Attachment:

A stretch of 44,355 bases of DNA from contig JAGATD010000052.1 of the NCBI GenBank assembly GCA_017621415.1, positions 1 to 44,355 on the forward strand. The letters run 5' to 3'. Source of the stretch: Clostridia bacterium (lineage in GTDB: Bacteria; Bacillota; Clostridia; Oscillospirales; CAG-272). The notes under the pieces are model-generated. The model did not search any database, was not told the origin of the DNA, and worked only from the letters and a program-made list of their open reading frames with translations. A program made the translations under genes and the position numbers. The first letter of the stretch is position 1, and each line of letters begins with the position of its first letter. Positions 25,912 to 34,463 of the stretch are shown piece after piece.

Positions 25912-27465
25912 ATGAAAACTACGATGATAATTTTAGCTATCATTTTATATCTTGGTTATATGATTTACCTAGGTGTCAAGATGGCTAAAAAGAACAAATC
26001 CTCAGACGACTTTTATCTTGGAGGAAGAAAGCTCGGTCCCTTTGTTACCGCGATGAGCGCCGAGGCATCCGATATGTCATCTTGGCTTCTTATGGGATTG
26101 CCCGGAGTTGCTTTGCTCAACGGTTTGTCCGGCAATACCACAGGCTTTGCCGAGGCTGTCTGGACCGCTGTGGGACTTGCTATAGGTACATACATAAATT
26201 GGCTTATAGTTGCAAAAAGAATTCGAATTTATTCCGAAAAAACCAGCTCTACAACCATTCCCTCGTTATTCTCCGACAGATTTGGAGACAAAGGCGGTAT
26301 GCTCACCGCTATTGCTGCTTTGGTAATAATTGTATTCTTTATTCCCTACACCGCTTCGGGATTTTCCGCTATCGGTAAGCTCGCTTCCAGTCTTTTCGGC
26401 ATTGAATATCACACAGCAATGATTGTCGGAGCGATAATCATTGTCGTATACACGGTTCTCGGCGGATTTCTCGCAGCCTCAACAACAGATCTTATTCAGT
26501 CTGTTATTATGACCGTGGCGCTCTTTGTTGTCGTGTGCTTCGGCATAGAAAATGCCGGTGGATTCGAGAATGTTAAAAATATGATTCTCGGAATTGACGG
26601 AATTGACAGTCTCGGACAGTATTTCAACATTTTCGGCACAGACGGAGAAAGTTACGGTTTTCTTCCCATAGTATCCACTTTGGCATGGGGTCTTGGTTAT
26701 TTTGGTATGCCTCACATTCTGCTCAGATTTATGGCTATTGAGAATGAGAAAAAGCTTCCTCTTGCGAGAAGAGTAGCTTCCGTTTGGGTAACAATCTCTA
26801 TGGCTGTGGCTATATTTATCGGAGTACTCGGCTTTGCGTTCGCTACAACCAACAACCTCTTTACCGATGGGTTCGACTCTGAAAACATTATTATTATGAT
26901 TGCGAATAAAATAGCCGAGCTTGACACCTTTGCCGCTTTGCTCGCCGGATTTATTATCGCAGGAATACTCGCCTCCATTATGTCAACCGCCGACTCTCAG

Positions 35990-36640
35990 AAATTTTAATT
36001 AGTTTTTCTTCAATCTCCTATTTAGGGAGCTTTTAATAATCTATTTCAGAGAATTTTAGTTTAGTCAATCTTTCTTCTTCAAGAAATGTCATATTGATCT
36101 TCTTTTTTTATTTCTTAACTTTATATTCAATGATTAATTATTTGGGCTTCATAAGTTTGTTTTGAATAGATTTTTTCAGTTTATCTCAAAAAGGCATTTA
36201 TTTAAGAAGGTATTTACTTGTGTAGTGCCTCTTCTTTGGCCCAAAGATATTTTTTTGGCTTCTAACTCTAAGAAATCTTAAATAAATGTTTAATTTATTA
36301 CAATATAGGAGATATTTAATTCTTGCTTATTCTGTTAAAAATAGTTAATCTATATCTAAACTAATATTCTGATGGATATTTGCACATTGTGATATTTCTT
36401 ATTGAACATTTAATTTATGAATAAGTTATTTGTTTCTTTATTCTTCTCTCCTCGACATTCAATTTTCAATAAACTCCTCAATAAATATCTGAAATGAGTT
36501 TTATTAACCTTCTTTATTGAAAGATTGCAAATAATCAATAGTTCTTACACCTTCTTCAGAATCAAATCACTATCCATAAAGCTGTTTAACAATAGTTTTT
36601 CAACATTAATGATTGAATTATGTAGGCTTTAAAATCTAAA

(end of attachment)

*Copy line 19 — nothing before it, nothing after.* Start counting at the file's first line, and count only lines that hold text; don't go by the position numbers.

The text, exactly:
36301 CAATATAGGAGATATTTAATTCTTGCTTATTCTGTTAAAAATAGTTAATCTATATCTAAACTAATATTCTGATGGATATTTGCACATTGTGATATTTCTT